Thursday, December 27, 2007

"Aftermath": an artful evocation of a difficult state of being.

Rosanna Warren's poem"Aftermath" is the kind of reading that brings to mind the cliche that at times you gets a deadly chill that makes them think someone had just walked over the spot where you'll be buried. This is a very sharp, very clear utterance of a moment something you see clarifies and reveals the facts and truth behind an all consuming anxiety. The cancer survivor, undergoing various sorts of therapies, has the time to reflect and sort through a life that is past, negotiating with the hard fact of her mortality, and witnesses the birth of the doe, a new life having a violent arrival into the land of the sense and sensation.

The fawn couldn't stand
but raised its too-large head to gaze at you.
You were, as you said, already more or less
posthumous. You took each other in.
One of you before, the other beyond fear.
Two creatures, side effects on one another,
headed in opposite directions.


This is a nice play between the narrator and the doe and her new fawn, two examples of aftermath, the first being the reviewed results of a life nearing the end of it's term that teeters just a bit on a wallow, the second being the abruptness and pain of birth. One is an exit, the other an entrance, and there is the slightest suggestion of what might be larger stakes in this epiphany, the endless cycle of birth, life,death. It is a bit anthropomorphic, one would say, to suggest that the fowl and the narrator had a primal connection as this chain of life was pulled forward, one creature being pulled in while another is moved out, but it's a conceit that works simply because it isn't overworked nor used a license for a murky metaphysics; poet Roseanna Warren maintains brief, taciturn, fully aware that her task is to serve the image and it's subtle revelation.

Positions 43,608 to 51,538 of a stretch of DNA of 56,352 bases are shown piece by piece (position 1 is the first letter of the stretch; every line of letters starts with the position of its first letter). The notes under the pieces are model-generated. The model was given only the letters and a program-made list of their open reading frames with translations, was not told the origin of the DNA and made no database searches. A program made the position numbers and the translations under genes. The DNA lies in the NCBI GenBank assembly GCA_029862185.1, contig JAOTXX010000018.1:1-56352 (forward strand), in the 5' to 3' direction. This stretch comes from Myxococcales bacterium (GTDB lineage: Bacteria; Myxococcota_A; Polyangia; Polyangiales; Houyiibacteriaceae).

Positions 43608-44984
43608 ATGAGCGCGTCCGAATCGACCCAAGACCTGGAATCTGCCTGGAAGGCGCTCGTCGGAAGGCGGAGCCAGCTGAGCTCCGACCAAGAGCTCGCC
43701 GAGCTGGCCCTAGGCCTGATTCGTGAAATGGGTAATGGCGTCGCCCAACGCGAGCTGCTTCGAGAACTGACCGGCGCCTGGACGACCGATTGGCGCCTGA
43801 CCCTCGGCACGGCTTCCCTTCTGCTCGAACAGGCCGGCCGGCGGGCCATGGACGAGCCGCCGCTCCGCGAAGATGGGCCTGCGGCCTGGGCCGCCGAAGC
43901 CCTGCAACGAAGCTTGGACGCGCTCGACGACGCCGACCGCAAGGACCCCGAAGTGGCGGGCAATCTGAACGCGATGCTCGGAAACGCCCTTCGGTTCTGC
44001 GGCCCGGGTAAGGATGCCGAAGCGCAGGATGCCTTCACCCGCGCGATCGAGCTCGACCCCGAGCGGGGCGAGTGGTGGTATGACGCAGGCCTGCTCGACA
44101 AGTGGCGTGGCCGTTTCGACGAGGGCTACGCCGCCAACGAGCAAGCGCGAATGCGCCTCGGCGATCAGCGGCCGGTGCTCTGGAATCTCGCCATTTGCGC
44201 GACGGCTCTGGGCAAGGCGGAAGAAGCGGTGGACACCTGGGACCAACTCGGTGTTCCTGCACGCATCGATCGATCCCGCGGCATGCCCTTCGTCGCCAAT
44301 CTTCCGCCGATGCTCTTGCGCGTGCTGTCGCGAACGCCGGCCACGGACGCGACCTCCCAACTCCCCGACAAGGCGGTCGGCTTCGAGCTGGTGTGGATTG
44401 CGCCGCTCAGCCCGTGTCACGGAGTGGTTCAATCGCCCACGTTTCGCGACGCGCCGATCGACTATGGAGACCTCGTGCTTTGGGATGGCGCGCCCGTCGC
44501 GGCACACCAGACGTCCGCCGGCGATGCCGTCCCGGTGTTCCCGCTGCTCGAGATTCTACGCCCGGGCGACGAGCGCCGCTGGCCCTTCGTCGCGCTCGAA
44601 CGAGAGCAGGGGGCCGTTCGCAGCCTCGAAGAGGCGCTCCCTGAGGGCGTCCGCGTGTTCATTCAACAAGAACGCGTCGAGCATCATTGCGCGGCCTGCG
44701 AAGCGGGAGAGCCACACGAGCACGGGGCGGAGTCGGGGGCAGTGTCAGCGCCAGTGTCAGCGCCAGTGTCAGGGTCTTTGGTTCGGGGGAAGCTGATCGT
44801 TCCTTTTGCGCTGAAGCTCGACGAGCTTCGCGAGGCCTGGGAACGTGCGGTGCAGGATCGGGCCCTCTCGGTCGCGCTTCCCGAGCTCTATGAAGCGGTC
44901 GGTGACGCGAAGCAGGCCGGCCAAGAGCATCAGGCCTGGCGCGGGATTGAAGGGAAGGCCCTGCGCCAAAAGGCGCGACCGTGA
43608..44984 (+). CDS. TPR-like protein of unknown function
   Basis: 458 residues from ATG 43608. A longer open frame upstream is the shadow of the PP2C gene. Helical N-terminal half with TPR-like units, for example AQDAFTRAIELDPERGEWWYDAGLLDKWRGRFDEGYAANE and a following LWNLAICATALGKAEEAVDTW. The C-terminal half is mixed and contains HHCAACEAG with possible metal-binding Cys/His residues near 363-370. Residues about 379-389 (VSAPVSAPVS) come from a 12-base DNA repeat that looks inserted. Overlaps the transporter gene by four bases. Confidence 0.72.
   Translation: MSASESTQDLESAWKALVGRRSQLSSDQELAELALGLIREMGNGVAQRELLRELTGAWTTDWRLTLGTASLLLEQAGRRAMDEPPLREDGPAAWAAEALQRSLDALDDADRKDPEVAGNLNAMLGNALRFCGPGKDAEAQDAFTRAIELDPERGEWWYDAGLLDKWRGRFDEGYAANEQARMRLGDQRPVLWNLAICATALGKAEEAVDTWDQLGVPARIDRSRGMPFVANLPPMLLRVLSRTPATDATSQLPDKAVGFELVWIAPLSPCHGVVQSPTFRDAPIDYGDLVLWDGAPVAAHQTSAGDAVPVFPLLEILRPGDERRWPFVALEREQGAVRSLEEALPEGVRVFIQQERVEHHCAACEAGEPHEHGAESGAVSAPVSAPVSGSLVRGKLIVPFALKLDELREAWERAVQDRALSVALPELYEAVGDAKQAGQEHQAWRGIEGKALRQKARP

Compare this with Norman Mailer's style of attributing human characteristics to a moon rock, observed through thick layers of compartment glass, in his wonderful book about the moon landing Of a Fire on the Moon; Mailer was at his loquacious best at the time, and had to extend several elaborate metaphorical constructions in order to get away with his suggestion that he was in telepathic communication with this lone, vacuum packed lunar nugget. Even Mailer partisans like myself wince when he come across this concluding passage,
and realize that the writing was more performance than insight; Mailer's rhetoric capsized any insight he might originally have had.

Warren , in contrast, is particularly delicate in her handling of an idea that would be ludicrous in left in in the hands of a less discriminating discriminating writer.That she resists the need to lather it up, lard it up or lord it up in her effort is evidence of someone who can mold language to fit a mood, to underscore a mood. The tone here is ambivalence which is marked by a paucity of qualifiers, and there is the sense that one is in a rarefied air , crisp and chilly, where a cold light is about to reveal an unadorned fact in your life. "Aftermath" is a gem, a melancholic but artfully restrained evocation of a difficult state of being.

1 comment:

  1. The more I read this poem, the better I like it.

    I like the telling of it...that simple moment that was gone before it was realized.

    I had a moment once...with a crow. But our moment wasn't profound, or even quiet. I think she just wanted to know wtf I was. I wrote about it as soon as I could get inside to my keyboard. If I'd written a poem, it would have been filled with squeaks and OMGs.

    There's this part of me that wants to preach Dennyesque that our lives are filled with millions of these moments. That we interconnect and communicate constantly with people, dogs, cigarette butts, and chipped enamel. And that every once in awhile, one of those moments gets our attention - and so we think it remarkable - different from all the other moments...

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